Saturday, October 03, 2009

Mark 10

Mark 10.2-16


In 1992, my family on my dad’s side gathered together to celebrate my grandma and grandpa Ahles’ 50th wedding anniversary. In 1994, my family on my mother’s side gathered together to celebrate my grandma and grandpa Iverson gathered together to celebrate their 50th wedding anniversary. This year my parents will be celebrating their 32nd wedding anniversary. As you can tell, my immediate family experience is not that of a personal experience of divorce. Yet, I know that is not the case for everyone in their lives. Divorce is an all too real experience for many people in their lives. The statistic that I keep hearing concerning the divorce rate in the U.S. is at least half if not more than half of all marriages end in divorce. Divorce is so common in our society today that I try not to assume that all families are like mine when I enter into conversation with the people I meet. Rather than get involved with the rightness or the wrongness of divorce, divorce is simply a reality. It is a reality that involves hurt and pain. It is a reality where relationships that were once thought to be so sure, fall into brokenness.

It is no one’s intention to get divorced. Nobody gets married thinking that somewhere down along the line “I’m going to divorce my spouse.” Even the divorced person who really believes that he or she made the right decision sill feels the pain of that decision and will forever carry the marks of that relationship as who that person is has been shaped by that relationship. One of the things that we all experience is that at one point or another in our life we have all experienced the hurt and the pain that the presence of brokenness in our lives causes. No one intends to experience this pain, yet we all the same experience it. This brokenness is sin, but not sin that be placed upon any one single person. It is a sin in which forces that seem to be beyond our control play upon us, and we seem to be powerless to do anything about it. This same sin which causes our relationships to break down is the same sin which allows people to go hungry. This same sin which causes us to fall out of love is the same sin which allows the suffering of people to go on unchecked. This same sin which breaks apart families and friends is the same sin which allows us to only look at our selves and our own needs and not the needs of others. This is a systemic sin in which all the actions and inactions of all our lives leads to the suffering of other people. This sin is simply reality – not necessity, but reality.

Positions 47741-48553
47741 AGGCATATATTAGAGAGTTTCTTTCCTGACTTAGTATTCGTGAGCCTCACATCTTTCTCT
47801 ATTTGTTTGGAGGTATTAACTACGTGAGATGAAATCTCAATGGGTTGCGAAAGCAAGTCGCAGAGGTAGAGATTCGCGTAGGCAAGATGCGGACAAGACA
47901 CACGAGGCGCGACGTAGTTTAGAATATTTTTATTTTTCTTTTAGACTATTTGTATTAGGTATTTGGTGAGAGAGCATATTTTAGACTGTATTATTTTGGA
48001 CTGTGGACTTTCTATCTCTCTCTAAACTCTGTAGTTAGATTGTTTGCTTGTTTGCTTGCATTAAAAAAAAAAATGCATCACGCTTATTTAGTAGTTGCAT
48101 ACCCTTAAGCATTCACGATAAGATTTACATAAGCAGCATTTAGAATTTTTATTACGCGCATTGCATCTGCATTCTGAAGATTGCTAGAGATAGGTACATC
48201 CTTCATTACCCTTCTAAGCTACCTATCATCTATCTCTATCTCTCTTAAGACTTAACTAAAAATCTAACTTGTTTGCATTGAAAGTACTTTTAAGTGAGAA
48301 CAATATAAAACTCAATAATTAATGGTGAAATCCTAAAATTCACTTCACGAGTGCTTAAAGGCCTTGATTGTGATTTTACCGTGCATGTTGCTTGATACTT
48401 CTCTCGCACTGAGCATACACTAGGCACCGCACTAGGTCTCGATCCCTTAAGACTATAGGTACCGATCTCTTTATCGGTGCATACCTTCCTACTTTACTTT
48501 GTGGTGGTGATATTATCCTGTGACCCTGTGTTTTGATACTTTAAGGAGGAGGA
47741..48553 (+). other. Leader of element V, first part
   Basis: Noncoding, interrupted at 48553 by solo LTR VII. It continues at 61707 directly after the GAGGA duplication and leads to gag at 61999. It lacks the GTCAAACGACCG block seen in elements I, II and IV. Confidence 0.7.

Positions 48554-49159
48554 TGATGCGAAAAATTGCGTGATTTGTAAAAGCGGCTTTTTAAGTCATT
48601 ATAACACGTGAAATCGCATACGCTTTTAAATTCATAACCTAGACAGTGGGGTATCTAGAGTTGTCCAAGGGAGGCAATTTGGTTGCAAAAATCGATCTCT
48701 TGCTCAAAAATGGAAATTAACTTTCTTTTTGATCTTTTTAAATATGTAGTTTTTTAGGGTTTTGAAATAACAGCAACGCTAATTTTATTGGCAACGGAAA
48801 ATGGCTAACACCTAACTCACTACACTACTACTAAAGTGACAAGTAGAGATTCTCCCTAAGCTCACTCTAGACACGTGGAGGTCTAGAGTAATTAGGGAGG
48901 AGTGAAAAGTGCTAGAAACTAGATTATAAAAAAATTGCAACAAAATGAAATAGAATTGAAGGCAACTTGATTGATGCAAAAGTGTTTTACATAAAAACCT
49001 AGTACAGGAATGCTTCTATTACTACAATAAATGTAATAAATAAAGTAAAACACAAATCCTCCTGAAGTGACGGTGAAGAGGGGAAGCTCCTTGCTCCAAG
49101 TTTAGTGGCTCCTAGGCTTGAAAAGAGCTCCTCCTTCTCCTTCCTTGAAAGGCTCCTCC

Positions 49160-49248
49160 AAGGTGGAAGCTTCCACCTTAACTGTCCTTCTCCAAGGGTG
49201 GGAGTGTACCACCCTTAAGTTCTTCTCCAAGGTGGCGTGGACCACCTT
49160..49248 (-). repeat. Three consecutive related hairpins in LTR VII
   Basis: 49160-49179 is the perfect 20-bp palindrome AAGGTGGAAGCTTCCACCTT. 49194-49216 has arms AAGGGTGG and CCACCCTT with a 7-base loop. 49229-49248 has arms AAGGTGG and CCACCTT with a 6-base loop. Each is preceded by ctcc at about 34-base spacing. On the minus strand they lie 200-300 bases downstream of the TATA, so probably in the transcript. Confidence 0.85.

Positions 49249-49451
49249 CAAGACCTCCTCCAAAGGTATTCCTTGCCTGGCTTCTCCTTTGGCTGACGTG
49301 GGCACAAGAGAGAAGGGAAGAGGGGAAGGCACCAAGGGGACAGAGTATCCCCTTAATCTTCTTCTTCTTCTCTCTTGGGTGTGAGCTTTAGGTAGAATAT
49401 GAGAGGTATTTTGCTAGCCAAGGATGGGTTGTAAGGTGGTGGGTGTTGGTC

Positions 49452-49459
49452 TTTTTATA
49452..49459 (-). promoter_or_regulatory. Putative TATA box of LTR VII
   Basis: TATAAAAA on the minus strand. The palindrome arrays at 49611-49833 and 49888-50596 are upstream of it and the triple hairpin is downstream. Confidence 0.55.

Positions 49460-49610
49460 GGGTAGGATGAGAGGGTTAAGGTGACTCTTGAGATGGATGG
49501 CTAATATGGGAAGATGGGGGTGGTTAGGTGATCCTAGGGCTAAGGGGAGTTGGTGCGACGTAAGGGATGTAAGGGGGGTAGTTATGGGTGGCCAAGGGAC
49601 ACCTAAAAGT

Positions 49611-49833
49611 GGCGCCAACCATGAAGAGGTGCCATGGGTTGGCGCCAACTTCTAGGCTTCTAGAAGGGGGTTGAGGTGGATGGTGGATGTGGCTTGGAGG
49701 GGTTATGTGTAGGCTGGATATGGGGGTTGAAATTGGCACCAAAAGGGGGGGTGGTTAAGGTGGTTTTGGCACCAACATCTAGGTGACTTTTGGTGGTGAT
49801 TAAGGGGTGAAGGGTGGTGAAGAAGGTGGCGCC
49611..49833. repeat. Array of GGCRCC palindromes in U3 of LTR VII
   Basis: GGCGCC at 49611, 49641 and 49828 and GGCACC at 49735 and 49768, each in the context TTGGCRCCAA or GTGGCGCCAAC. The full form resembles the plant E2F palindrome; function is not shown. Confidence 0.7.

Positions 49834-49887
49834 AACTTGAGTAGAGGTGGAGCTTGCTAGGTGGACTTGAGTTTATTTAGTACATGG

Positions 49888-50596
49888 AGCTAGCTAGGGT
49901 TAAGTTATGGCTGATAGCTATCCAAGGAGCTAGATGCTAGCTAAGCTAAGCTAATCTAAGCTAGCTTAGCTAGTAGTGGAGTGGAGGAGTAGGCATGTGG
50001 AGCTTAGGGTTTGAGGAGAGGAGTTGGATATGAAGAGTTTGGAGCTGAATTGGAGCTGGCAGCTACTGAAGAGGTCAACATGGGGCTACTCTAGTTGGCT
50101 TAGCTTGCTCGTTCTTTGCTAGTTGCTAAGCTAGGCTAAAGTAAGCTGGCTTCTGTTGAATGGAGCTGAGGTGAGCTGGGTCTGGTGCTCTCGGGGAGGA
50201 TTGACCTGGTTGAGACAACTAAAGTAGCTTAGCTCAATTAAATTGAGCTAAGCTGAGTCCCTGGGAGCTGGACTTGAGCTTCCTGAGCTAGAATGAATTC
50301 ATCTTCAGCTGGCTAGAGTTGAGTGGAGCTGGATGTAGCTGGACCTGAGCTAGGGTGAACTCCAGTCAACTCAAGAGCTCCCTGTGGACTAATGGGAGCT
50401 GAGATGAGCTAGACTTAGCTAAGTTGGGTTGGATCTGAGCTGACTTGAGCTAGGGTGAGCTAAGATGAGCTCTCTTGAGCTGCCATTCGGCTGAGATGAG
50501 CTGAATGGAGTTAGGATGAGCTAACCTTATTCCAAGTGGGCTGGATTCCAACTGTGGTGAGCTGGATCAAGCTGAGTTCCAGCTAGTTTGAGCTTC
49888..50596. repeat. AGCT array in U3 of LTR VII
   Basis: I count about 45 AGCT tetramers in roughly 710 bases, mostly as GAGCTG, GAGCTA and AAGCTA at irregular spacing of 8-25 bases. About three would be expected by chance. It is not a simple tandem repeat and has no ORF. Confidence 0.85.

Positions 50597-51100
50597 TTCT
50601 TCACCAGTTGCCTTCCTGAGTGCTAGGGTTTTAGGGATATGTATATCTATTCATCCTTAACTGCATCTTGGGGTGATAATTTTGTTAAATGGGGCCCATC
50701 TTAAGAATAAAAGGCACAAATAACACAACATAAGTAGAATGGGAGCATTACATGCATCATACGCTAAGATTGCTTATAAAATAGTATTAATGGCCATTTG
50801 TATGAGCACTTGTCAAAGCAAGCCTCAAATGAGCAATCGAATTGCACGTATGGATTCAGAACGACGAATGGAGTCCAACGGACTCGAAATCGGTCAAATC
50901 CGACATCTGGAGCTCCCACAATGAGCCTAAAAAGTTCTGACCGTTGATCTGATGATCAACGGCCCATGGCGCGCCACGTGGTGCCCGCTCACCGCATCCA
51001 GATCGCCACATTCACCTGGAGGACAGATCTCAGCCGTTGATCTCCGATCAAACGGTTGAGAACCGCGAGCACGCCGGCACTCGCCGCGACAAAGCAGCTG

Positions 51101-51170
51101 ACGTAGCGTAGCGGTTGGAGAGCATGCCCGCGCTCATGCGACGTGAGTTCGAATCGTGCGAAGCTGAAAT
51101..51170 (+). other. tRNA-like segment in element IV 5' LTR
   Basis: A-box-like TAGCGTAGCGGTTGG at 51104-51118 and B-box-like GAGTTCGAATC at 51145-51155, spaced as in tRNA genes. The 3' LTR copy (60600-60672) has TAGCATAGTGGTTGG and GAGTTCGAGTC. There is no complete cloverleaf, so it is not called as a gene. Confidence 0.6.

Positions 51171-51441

Jesus knows this. He sees the Pharisees coming to him with this question to try and get Jesus to take moral judgment upon people who they think are simply wrong. Yet, when the Pharisees ask him this question, Jesus does not point to what’s morally wrong. He points to what is good and right. They ask him to make a judgment upon divorce, and Jesus says that it is good for a man and a wife to live in committed relationship with one another. Jesus knows that God does not intend for our relationship to be broken, but Jesus knows just as much that our relationships will be broken. Jesus has for some time now been trying to tell the people that are following him what he must do. He keeps on trying to get people to know that he has come for us. He has come for this people who are enslaved to sin and death. He has come to die for us so that we may be redeemed in our sin and brokenness and be forgiven for the things that we know that we do and the things that we don’t know what we do. Two times Jesus has foretold this to the people around him, and a third time is just around the corner.